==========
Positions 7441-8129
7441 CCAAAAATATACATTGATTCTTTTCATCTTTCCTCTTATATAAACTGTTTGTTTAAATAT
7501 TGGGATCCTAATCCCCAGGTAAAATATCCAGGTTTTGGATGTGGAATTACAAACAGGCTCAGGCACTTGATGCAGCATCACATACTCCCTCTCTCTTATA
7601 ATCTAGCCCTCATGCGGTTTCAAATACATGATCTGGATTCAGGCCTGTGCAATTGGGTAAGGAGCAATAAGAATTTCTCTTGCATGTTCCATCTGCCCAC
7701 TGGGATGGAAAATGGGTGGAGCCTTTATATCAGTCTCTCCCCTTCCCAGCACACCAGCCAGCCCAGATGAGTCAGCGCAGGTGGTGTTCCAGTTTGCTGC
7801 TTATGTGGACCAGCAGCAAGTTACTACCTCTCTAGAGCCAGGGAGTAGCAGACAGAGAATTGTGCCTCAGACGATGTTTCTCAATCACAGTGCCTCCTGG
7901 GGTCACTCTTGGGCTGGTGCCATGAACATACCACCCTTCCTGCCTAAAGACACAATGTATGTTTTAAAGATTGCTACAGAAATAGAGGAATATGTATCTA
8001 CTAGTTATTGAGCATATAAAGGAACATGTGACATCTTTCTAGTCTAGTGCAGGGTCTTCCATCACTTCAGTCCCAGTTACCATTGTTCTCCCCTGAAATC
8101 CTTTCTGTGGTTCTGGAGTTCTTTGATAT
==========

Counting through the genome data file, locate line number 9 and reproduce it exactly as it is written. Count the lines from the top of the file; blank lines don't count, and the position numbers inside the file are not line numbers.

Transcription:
8101 CTTTCTGTGGTTCTGGAGTTCTTTGATAT